It did not take long to find the person in charge: Hector, in his 70s who hails from Argentina and looks after the daily running of this rural hotel. He warmly welcomed us and showed us to our suite which consisted of a bedroom and a private sitting room. Our suite was located inside a separate building with four bedrooms that featured a large central living area and an expansive outside deck with comfortable deck chairs and seating arrangements for the guests. A new swimming pool was beckoning a few steps away down from the terrace.
A beautiful sitting area in our private retreat
The view from our country retreat was just perfect: Finca Son Pont covers 140 hectares or about 345 acres and is embedded in a verdant valley, surrounded by craggy pine-covered limestone peaks. My eyes took in this splendid 360 degree panorama of serenity. My travel partner and I both thought it would be great to spend more than one night here.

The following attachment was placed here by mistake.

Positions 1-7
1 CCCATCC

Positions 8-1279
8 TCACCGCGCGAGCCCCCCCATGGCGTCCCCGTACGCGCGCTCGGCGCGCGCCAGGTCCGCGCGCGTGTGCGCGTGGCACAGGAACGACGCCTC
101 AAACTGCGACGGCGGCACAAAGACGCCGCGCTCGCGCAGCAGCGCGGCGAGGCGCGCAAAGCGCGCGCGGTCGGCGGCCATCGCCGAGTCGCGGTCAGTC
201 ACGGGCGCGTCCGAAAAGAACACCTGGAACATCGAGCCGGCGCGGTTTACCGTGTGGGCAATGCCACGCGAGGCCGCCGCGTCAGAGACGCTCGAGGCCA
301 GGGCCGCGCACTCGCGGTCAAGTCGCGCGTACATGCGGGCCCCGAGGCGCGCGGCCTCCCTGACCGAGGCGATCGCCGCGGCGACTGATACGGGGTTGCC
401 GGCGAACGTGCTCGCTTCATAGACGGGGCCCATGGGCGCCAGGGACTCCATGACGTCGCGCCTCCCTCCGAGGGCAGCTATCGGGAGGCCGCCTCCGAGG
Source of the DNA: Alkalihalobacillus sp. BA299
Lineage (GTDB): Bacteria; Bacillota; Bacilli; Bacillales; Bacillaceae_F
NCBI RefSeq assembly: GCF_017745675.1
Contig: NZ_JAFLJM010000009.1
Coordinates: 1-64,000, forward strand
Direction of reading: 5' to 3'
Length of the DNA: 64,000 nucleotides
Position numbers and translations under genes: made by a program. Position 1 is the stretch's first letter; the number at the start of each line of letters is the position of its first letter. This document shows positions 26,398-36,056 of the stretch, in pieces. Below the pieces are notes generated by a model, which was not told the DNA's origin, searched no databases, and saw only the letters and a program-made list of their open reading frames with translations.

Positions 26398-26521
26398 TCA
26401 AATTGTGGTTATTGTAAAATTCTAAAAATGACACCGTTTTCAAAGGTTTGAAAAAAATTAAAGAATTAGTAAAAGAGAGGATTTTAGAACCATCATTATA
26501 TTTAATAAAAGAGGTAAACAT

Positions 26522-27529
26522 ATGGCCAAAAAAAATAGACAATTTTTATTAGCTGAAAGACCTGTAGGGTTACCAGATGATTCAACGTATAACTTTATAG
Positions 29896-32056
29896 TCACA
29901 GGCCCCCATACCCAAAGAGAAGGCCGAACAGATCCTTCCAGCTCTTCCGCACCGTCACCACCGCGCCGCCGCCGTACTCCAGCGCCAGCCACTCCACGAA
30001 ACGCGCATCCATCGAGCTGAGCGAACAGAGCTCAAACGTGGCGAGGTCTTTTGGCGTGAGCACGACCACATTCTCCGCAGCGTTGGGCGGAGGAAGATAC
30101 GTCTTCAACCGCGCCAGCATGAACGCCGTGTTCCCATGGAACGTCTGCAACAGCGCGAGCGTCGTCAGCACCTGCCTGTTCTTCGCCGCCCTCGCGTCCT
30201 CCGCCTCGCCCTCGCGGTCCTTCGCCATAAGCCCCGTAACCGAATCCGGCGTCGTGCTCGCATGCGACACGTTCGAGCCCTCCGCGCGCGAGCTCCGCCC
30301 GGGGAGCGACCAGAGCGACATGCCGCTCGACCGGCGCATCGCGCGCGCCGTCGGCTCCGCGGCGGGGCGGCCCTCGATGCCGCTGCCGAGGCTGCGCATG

I got myself organized and as usually I started a stroll around the property to document this historic mansion. Hector joined me and showed me the Tower Room, a great guest room with a private bathroom that is located in a tower of the main U-shaped complex. This tower used to be the estate’s library and now welcomes guests from all over the world.
Great view over the valley from the Tower Room
Minutes later the owner of the property arrived: Francisco Feliu, a dynamic man in his late thirties who works in international trade development for the European Union. Finca Son Pont has been in his family’s possession for generations. With a bright smile he said hello and welcomed me. He joined me and started to give me a tour of the entire property.
First he took me into the private area of the estate which includes two formal reception rooms that feature historic paintings and furniture. The family portraits cover five generations of Francisco’s family, and I realized quickly that family pride and traditions are very important at Finca Son Pont.